Between Iraq and an Arms Race

While most of the world is clear in its condemnation of Iraq's invasion of Kuwait, the U.S. defense industry sees the crisis in a somewhat different light.

"If Iraq does not withdraw and things get messy, it will be good for the industry," remarked a New York investment analyst in late August. "You will hear less rhetoric from Washington about the peace dividend."

The confrontation in the Persian Gulf highlights the fact that -- for those whose pocketbooks and careers are dependent on the military economy -- the demise of the Cold War does not mean that peace need get the upper hand. Before August, with the budget deficit, the S&L crisis, and a long-neglected social sector hungering for any available funds, defense contractors, weapons labs, and think tanks were trembling in fear of a leaner future.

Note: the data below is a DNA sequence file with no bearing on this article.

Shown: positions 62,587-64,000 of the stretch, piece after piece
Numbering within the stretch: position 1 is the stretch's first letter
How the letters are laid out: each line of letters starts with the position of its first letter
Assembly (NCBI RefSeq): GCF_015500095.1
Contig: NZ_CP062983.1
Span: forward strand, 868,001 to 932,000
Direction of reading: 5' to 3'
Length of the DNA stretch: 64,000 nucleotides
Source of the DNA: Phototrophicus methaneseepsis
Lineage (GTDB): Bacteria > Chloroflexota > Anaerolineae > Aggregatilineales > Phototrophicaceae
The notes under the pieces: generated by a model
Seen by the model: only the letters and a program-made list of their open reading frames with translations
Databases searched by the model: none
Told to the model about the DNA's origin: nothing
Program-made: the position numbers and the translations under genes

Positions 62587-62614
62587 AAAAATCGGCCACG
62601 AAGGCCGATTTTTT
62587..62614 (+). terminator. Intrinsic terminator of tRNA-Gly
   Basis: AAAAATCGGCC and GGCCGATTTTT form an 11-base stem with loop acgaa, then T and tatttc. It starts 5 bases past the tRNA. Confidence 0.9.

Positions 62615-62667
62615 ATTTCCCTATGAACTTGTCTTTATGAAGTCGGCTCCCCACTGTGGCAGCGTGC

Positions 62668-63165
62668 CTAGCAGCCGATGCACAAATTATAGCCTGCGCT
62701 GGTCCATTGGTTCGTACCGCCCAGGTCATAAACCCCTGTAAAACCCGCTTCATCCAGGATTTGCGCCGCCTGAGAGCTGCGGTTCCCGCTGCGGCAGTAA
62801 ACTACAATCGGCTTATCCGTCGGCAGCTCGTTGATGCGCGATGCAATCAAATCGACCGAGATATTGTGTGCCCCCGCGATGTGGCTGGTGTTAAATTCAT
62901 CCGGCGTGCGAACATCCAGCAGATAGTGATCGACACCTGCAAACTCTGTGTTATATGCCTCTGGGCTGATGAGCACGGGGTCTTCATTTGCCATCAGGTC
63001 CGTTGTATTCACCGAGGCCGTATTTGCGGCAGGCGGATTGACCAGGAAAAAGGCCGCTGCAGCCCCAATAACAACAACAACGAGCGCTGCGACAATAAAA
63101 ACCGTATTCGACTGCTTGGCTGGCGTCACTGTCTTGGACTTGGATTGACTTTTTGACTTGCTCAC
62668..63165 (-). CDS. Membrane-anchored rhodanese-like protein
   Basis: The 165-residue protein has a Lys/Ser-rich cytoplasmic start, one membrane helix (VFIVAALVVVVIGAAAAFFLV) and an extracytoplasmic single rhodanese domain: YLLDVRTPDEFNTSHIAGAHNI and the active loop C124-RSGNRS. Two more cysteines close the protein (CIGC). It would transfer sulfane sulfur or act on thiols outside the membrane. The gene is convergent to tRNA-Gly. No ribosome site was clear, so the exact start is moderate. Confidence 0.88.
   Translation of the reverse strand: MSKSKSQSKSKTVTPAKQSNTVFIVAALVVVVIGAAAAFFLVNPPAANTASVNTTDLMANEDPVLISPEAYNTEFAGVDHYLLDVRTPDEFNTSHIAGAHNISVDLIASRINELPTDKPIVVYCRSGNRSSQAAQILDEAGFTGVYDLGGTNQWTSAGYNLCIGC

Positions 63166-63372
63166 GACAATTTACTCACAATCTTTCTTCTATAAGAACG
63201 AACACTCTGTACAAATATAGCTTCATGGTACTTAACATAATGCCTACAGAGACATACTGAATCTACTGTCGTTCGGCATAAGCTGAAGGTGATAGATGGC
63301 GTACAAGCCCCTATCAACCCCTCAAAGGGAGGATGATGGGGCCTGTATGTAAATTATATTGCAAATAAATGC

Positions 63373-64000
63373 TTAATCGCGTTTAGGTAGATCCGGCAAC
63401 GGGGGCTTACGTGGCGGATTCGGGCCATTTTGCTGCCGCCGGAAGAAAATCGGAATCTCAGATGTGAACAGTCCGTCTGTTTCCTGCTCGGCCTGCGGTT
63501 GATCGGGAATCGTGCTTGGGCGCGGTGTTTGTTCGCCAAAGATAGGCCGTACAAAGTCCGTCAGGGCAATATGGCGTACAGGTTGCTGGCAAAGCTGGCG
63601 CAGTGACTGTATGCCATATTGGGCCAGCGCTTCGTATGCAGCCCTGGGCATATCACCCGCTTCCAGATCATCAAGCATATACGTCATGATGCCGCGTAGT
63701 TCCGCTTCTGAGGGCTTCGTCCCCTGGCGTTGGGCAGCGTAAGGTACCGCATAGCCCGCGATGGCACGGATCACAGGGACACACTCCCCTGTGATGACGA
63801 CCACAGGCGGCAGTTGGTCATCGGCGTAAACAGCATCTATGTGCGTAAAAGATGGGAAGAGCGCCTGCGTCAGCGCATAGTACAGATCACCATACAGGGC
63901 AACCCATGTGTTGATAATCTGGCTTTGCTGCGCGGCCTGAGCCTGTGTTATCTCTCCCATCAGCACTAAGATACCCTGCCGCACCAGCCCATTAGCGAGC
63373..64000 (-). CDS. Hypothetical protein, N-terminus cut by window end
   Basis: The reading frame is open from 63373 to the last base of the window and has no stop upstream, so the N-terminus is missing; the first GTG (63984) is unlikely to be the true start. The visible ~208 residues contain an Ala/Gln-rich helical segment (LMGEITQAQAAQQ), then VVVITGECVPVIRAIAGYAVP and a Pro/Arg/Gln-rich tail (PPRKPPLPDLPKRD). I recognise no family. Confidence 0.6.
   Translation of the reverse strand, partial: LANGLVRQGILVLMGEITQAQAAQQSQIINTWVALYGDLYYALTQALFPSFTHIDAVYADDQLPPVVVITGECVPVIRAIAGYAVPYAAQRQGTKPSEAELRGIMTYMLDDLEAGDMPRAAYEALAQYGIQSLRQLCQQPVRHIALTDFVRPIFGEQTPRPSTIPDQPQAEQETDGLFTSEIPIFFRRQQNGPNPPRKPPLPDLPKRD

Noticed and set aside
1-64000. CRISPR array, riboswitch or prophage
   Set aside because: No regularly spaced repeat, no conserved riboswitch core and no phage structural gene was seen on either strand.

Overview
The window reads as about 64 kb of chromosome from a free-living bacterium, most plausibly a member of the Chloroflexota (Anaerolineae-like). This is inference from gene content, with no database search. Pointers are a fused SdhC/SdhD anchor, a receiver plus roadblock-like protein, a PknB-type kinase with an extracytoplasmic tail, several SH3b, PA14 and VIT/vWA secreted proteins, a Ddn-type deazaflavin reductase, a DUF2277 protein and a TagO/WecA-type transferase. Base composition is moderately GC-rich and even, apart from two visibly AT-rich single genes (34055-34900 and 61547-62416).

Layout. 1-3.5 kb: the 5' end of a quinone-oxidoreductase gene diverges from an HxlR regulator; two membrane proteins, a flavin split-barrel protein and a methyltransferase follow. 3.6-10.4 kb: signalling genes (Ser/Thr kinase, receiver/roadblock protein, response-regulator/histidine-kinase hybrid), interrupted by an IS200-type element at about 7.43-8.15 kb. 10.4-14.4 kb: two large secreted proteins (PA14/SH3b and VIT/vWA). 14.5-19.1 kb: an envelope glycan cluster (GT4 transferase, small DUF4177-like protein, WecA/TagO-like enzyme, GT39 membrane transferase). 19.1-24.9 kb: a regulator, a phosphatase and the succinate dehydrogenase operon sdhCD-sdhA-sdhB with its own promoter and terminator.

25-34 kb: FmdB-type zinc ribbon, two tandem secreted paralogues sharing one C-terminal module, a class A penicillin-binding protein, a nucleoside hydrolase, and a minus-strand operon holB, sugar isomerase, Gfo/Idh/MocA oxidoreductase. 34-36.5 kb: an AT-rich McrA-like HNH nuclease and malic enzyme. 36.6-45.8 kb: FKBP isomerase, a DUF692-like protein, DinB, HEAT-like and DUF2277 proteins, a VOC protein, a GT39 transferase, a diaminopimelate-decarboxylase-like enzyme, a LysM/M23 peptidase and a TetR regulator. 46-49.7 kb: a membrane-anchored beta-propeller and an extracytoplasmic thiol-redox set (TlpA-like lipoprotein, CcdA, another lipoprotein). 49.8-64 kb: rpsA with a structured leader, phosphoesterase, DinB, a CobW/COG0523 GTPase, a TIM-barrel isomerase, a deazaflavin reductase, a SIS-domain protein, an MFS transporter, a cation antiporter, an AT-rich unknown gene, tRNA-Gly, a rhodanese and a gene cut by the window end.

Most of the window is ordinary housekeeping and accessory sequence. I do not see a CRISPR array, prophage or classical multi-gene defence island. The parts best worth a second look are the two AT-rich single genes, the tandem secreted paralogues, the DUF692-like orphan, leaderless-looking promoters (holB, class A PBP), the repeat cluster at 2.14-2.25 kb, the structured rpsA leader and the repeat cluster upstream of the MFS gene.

Iraq's attack -- and Bush's damn-the-diplomacy, full-speed-ahead response -- threatens to derail the peace train before it leaves the station. The Gulf crisis, according to a Reagan-era defense department official, "lends more credibility to the Pentagon's argument that the world isn't at peace now, just changed."

Indeed, the Pentagon and its civilian counterparts haven't acted as if the Cold War thaw has changed anything:

- The Pentagon is seeking a 22 percent increase in Star Wars funding next year, while the program's new director urged that the space-based weapons system remain focused on "protecting the country from an all-out Soviet assault."

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